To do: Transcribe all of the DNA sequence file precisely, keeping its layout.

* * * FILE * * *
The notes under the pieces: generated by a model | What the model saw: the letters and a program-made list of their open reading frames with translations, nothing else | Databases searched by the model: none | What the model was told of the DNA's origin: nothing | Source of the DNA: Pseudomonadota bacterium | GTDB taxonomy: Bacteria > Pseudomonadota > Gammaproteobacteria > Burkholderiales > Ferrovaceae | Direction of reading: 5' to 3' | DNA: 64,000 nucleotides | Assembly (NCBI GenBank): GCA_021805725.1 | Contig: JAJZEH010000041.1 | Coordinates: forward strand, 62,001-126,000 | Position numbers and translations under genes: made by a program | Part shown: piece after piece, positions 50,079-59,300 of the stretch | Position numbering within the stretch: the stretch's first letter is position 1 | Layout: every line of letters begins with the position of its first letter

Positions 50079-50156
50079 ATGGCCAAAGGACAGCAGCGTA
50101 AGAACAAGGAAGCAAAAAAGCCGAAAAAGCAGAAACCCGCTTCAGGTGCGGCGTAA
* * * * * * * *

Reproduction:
The notes under the pieces: generated by a model | What the model saw: the letters and a program-made list of their open reading frames with translations, nothing else | Databases searched by the model: none | What the model was told of the DNA's origin: nothing | Source of the DNA: Pseudomonadota bacterium | GTDB taxonomy: Bacteria > Pseudomonadota > Gammaproteobacteria > Burkholderiales > Ferrovaceae | Direction of reading: 5' to 3' | DNA: 64,000 nucleotides | Assembly (NCBI GenBank): GCA_021805725.1 | Contig: JAJZEH010000041.1 | Coordinates: forward strand, 62,001-126,000 | Position numbers and translations under genes: made by a program | Part shown: piece after piece, positions 50,079-59,300 of the stretch | Position numbering within the stretch: the stretch's first letter is position 1 | Layout: every line of letters begins with the position of its first letter

Positions 50079-50156
50079 ATGGCCAAAGGACAGCAGCGTA
50101 AGAACAAGGAAGCAAAAAAGCCGAAAAAGCAGAAACCCGCTTCAGGTGCGGCGTAA